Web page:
Post #8: Fancy a trip to space?

For many (your author included), having the opportunity to visit space has been a long-held dream. Now, after many false dawns, it is becoming an increasing reality. For those who missed it, at the weekend SpaceX successfully docked a capsule at the International Space Station. What made this mission unprecedented, however, was its payload: a spacecraft designed to carry humans. On this occasion, it contained only 400 pounds of cargo and a mannequin named Ripley (in homage to the film ‘Alien’), but humans could be next.

A combination of better materials, reusable rockets and scale economies means that space is becoming easier to access. Against this background, four different companies (Blue Origin, Boeing, SpaceX and Virgin) have all announced plans to commercialise space and usher in an era of tourism. Back in 2001, American multimillionaire Dennis Tito became the first space tourist, flying to the International Space Station, for a reputed cost of $20m. Six other people have followed in his footsteps, but none since 2009. 

However, more than 700 people have bought tickets on Virgin Galactic at a cost between $200,000 and $250,000 (~£150,000-190,000). There will be six passengers on each flight, each of whom will get to experience several minutes of weightlessness while taking in the views. Elon Musk’s SpaceX has also confirmed its first passenger (a Japanese billionaire) and has said that flights may be possible from July. Already, two NASA astronauts have begun training for Musk’s missions. It seems likely that Blue Origin (backed by Jeff Bezos) and Boeing will likely be close behind. Before we all get too excited and start cancelling our summer holiday plans, do not forget that things will go wrong. The technology is still maturing, launch costs are significant (as would be civilian tickets for short flights), crashes happen and even the term ‘space tourism’ could be considered misleading; it can lull people into believing that such ventures are routine and low-risk, whereas the opposite is currently true. These concerns won’t put everyone off; time to start saving for that first trip to space…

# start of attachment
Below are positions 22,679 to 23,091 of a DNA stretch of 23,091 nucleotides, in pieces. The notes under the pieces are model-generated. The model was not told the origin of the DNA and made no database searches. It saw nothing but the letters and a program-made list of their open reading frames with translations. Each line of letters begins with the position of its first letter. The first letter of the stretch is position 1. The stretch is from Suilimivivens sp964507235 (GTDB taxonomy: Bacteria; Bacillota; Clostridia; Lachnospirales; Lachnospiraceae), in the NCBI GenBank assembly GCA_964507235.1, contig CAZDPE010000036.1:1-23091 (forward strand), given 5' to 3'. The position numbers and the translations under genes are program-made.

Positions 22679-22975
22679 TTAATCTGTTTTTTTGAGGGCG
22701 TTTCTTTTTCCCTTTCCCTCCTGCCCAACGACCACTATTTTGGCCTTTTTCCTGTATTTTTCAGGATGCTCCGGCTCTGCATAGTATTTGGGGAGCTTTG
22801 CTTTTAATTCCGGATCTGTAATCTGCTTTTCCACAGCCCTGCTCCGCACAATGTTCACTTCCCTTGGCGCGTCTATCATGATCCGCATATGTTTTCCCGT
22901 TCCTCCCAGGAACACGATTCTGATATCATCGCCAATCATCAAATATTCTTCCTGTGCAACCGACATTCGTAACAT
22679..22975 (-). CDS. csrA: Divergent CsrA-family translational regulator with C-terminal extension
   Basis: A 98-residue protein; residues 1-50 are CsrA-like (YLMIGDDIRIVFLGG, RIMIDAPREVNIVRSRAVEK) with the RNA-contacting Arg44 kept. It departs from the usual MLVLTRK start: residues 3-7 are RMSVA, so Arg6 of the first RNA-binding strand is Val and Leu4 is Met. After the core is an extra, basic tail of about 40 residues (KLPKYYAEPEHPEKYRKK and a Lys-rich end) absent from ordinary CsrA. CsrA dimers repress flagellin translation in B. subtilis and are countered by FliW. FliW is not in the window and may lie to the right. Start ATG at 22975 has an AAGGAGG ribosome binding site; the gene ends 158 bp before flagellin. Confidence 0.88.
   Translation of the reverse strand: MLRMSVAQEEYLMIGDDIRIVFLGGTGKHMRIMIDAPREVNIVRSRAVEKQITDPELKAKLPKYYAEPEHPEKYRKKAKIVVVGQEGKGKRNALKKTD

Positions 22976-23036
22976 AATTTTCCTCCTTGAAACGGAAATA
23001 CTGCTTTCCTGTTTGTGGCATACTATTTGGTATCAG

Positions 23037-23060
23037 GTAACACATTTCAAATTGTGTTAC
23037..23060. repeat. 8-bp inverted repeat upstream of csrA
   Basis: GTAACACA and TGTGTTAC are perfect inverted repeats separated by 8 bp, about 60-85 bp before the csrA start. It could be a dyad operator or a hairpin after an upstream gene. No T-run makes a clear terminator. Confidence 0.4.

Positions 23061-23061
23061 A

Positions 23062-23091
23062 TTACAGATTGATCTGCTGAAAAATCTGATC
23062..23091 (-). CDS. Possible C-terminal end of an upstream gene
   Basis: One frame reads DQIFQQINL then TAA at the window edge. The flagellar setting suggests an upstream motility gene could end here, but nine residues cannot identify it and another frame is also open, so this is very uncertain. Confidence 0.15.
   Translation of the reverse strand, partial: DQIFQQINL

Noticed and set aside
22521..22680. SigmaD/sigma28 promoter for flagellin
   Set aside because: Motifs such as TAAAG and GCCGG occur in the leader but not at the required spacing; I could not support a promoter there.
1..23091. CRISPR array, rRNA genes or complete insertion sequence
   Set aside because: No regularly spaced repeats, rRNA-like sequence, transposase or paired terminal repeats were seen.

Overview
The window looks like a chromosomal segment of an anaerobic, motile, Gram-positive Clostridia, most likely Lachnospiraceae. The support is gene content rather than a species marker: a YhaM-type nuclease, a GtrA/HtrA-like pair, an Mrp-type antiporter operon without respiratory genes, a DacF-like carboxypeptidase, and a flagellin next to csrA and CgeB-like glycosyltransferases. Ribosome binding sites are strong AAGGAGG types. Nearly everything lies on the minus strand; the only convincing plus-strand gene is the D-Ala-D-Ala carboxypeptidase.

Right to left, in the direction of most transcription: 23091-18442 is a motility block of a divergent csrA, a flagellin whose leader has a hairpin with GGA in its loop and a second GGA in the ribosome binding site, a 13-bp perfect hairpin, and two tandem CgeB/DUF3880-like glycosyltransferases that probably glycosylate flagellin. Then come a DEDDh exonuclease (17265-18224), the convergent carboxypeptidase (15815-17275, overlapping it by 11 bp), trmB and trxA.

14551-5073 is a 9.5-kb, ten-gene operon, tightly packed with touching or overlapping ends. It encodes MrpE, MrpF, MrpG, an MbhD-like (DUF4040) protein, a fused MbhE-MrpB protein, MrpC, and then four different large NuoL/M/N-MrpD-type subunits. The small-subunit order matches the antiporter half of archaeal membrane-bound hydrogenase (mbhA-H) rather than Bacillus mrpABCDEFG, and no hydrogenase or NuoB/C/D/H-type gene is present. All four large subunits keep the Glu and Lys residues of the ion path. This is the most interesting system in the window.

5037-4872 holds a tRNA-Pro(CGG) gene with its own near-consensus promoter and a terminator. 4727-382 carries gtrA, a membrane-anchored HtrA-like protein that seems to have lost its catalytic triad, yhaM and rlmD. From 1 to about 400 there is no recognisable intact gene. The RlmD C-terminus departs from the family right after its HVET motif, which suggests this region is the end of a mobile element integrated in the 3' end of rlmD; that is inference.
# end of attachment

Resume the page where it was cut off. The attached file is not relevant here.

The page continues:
Disclaimers

The document is provided for information purposes only and does not constitute investment advice or any recommendation to buy, or sell or otherwise transact in any investments. The document is not intended to be construed as investment research. The contents of this document are based upon sources of information which Heptagon Capital believes to be reliable. However, except to the extent required by applicable law or regulations, no guarantee, warranty or representation (express or implied) is given as to the accuracy or completeness of this document or its contents and, Heptagon Capital, its affiliate companies and its members, officers, employees, agents and advisors do not accept any liability or responsibility in respect of the information or any views expressed herein. Opinions expressed whether in general or in both on the performance of individual investments and in a wider economic context represent the views of the contributor at the time of preparation. Where this document provides forward-looking statements which are based on relevant reports, current opinions, expectations and projections, actual results could differ materially from those anticipated in such statements. All opinions and estimates included in the document are subject to change without notice and Heptagon Capital is under no obligation to update or revise information contained in the document. Furthermore, Heptagon Capital disclaims any liability for any loss, damage, costs or expenses (including direct, indirect, special and consequential) howsoever arising which any person may suffer or incur as a result of viewing or utilising any information included in this document. 

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